Nion

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  Aicme Beithe   Aicme Muine
Beith Muin
Luis Gort
Fearn nGéadal
Sail Straif
Nion Ruis
  Aicme hÚatha   Aicme Ailme
Uath Ailm
Dair Onn
Tinne Úr
Coll Eadhadh
Ceirt Iodhadh
  Forfeda
Éabhadh
Ór
Uilleann
Ifín Peith
Eamhancholl

Nion is the Irish name of the fifth letter of the Ogham alphabet, , probably meaning "fork". In Old Irish, the letter name was Nin, a name which is notable for referring both to a specific letter, and to any of the Ogham letters in general.

Interpretation[edit]

The glossators of the Ogam Tract and the Auraicept na n-Éces seem to refer to at least two Irish words nin, meaning "part of a weaver's loom", and "a wave". The corresponding adjective ninach is glossed as gablach and used as a synonym of cross, and the word seems to be roughly synonymous with gabul "fork, forked branch", and is thus a plausible base for a name for "Ogham letters", which after all (at least the consonants), look like forks or combs. The second nin seems to be cognate with Welsh nen "roof, heaven", with a meaning of "loftiness", with an adjective ninach "lofty". The kennings are explained by the glossators that weavers' beams were erected as signs of peace. The "arboreal" tradition claims the word as ash-tree, concluding that looms were made of ashwood. In some instances, the association with ashwood, which is best known as the raw material for spears, the kenning was amended to "destruction of peace". McManus (1988) suggests that the word for "forked branch" was applied to the olive branch, the shaking of which in Irish tradition requested an interruption of a battle. The kennings related to beauty, on the other hand, are maybe somehow dependent on the second meaning of "lofty".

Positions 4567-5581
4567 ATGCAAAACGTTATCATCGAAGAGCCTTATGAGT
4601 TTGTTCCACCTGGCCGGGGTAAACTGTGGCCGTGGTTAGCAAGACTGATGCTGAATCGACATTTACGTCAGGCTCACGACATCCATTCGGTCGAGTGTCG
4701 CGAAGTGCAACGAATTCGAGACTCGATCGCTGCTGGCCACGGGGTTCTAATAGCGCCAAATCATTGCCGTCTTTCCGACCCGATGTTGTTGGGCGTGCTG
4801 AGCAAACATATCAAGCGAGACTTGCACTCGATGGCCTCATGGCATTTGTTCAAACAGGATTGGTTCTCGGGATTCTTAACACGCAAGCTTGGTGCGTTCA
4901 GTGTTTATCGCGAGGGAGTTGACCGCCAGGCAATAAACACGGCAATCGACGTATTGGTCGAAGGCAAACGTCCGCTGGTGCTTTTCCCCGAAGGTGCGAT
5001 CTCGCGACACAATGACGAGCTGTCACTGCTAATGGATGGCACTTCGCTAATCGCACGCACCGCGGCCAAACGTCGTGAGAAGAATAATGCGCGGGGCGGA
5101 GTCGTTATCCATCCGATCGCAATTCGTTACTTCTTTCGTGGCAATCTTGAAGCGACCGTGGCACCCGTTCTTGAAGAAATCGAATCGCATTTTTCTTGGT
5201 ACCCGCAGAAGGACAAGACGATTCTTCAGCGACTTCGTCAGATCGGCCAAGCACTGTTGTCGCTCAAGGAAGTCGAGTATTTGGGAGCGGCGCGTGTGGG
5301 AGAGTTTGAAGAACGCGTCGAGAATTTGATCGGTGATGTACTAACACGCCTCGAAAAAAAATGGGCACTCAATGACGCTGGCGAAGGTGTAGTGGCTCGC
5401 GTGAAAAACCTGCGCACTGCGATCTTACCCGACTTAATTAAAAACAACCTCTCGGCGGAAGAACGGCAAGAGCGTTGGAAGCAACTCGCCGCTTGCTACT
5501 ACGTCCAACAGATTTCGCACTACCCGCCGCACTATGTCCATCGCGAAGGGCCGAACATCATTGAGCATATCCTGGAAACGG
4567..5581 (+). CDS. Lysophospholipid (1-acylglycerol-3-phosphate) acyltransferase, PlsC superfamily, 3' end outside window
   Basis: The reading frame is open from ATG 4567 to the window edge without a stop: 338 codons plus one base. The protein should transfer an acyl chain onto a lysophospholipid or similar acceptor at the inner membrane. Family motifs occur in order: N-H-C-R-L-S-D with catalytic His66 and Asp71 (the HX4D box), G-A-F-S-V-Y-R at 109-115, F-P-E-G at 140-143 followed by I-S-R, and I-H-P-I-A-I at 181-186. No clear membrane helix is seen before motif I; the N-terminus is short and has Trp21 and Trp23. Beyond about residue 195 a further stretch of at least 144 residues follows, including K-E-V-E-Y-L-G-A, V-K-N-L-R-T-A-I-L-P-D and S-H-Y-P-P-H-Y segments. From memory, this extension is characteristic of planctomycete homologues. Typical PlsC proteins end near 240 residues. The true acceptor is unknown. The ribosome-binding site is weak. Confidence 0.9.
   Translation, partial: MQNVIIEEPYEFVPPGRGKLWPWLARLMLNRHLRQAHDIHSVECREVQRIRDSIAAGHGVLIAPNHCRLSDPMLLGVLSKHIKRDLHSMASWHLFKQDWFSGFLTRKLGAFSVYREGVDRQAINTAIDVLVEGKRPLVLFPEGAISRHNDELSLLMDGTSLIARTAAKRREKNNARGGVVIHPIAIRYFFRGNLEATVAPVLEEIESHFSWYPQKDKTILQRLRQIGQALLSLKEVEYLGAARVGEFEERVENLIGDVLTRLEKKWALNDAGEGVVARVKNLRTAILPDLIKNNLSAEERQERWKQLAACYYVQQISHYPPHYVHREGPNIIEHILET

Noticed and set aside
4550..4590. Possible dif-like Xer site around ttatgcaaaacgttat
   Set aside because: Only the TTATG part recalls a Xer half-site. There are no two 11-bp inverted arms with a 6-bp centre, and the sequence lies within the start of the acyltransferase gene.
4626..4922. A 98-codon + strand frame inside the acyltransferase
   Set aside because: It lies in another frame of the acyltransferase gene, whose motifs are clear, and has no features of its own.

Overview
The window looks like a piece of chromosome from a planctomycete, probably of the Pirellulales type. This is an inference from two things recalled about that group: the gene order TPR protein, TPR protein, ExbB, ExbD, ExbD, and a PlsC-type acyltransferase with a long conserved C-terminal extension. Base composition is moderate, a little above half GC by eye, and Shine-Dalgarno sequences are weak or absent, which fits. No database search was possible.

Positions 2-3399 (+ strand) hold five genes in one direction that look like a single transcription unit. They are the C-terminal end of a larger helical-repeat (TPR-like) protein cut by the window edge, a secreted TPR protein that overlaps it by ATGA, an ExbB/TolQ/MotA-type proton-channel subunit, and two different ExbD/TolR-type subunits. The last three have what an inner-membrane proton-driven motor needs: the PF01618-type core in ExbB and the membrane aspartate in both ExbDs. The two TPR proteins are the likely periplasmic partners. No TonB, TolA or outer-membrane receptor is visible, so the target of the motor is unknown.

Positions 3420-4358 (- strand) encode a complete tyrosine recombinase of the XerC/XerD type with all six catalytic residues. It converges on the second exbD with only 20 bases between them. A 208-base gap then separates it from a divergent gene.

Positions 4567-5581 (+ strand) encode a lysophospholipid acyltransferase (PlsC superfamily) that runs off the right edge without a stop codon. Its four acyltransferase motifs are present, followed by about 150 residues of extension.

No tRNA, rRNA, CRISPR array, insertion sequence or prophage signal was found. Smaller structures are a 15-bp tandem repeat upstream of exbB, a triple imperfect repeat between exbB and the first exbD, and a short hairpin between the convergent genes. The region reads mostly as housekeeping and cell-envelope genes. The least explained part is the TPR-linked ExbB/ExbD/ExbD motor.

Bríatharogam[edit]

In the medieval kennings, called Bríatharogam or Word Ogham the verses associated with Nin are:

costud síde - "establishing of peace" in the Word Ogham of Morann mic Moín

bág ban - "boast of women" in the Word Ogham of Mac ind Óc

bág maise - "boast of beauty" in the Word Ogham of Culainn.[1]

See also[edit]

References[edit]

  1. ^ Auraicept na n-Éces Calder, George, Edinburgh, John Grant (1917), reprint Four Courts Press (1995), ISBN 1-85182-181-3
  • Damian McManus, Irish letter-names and their kennings, Ériu 39 (1988), 127-168.